The roast chicken redeems me. The skin is crisp, the flesh meaty and moist, and herbs lend depth to the flavor. The chicken comes with a homey, garlic-redolent gravy, a bundle of bright asparagus and mashed potatoes with the power to move people (really: You should have heard the woman next to me sighing over them). The rockfish is just as good, pan-roasted to give the surface a light tan and removed from the fire at exactly the right moment. Its onion-laced risotto makes a nice partner, as does pepper-ignited beurre blanc. Alone, the rockfish made the trip worthwhile. Fine representatives of the state of Maryland, the crab cakes are fat, loose and built mostly from lump crab, and their tartare and cocktail sauces share a made-from-scratch quality. The halibut, on the other hand, is easy to pass up; its murky sauce of arugula and pesto is just a drag on the fish itself.

"Great meal, Mike!" and "Good to see you, Mike!" I overhear more than a few people saying as they encounter the 39-year-old owner, who has the easy smile and confident swagger of a big man on campus. A native of Kensington,Tauraso has history with Washington, having cooked at the late 209 1/2, the late Georgetown Bar & Grill and the still-very-much-alive dining room in the Four Seasons hotel. In more recent years, the restaurateur has made a name for himself in Frederick at restaurants he previously owned, Tauraso's and Luke's Pizza Co.

Service at the Tasting Room can be good or lacking, and sometimes both during the same meal. One evening, my waiter started out on a high, pointing out the menu's best dishes and detailing why he liked them. But he lost points as my pals and I sat waiting . . . and waiting . . . and waiting (Hey, wake me up for the election!) for our food to arrive, and never once getting a progress report from him. Other servers, like the woman who never smiles and rarely checks back, apparently think their job is just to bring food to the table. Kudos to the friendly voices who work the telephone and the bus people, who always seem attuned to guests' needs.

There are at least two reasons to stick around for dessert. One is the aptly named chocolate "fix," slabs of dark, decadent chocolate mousse lightened by spoonfuls of creme anglaise. The second is the "banana split trifle," which brings together banana mousse, toasted walnuts, vanilla ice cream, strawberry jam and (Stop! More!) sponge cake. Both desserts are rich, both are best shared, and both help smooth over any bumps that may have preceded them.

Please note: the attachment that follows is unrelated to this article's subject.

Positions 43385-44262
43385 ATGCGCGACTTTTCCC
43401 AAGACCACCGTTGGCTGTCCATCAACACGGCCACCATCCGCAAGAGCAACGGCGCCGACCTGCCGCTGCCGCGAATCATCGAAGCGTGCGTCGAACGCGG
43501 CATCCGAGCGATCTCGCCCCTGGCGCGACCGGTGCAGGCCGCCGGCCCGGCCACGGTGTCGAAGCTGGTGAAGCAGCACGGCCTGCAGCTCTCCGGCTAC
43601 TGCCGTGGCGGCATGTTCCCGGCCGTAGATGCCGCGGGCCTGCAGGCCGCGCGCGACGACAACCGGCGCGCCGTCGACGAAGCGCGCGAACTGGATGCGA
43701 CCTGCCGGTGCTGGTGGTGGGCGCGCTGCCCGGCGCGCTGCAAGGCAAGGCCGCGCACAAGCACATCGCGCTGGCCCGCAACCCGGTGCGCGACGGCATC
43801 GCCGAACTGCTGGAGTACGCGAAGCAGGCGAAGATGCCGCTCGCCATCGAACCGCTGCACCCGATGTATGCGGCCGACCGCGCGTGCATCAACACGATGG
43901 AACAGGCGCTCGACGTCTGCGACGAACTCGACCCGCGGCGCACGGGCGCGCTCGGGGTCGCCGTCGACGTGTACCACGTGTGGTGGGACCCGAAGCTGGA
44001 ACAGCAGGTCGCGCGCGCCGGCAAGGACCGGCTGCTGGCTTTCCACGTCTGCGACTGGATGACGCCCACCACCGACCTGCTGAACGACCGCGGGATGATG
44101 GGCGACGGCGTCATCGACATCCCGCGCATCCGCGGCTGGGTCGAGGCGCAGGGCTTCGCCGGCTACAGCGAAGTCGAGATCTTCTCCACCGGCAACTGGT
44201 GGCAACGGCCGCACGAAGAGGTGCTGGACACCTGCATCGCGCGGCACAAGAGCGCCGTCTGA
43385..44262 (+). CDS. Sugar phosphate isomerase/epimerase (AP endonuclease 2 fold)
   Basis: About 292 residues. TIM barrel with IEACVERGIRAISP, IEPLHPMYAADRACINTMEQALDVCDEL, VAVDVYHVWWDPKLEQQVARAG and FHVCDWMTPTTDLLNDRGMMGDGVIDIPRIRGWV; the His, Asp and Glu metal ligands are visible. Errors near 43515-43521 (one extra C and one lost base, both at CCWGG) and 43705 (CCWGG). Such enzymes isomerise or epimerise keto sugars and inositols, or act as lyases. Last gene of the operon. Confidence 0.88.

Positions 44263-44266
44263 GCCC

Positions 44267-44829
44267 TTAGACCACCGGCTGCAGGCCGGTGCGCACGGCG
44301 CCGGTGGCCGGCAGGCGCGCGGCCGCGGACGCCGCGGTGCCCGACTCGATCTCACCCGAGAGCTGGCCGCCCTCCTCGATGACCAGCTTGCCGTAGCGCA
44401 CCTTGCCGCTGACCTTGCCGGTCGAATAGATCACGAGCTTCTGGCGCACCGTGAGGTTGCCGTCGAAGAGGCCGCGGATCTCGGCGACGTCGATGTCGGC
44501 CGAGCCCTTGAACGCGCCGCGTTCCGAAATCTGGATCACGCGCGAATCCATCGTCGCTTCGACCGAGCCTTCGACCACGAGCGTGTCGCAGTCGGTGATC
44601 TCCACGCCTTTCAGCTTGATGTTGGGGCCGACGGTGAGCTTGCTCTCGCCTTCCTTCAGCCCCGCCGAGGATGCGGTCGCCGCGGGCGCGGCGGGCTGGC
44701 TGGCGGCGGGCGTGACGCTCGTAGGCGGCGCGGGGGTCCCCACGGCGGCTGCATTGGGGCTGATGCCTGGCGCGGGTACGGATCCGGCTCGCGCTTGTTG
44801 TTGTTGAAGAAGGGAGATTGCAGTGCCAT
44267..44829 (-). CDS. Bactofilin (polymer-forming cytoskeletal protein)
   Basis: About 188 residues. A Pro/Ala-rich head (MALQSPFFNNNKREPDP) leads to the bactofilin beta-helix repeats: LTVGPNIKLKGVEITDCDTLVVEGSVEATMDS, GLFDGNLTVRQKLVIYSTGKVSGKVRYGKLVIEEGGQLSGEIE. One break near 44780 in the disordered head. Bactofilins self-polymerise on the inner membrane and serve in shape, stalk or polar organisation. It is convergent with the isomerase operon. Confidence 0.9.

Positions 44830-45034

Ask Tom

At a recent lunch at Le Paradou in Penn Quarter, McLean reader Suzanne Peck said she and a colleague were surprised to have been charged for refills of iced tea. "Our 2 iced teas (at $3.50 each) came to a total of $17.50 because we'd been charged for refills. Of iced tea!" she reported in an e-mail. "We yelped so immediately and forcefully that the charges for the 'additional' 3 iced teas were removed." Restaurant director Aykan Demiroglu confirmed the incident but stood by the restaurant's policy. "We give them a fresh glass, fresh ice, fresh lime," he said, comparing a guest's request for another glass of tea to a request for another glass of wine. Neither should be expected to be free, he said. One thing diners can do is to listen to whether the waiter offers "more" or "another" of something; if he says "another," you can probably assume you'll have to pay for it. But with summer just weeks away, it might be wise for restaurants to announce charges for refills, tea or otherwise, either on the menu or orally.

Got a dining question? Send your thoughts, wishes and, yes, even gripes to asktom@washpost.com or to Ask Tom, The Washington Post Magazine, 1150 15th St. NW, Washington, D.C. 20071. Please include daytime telephone number.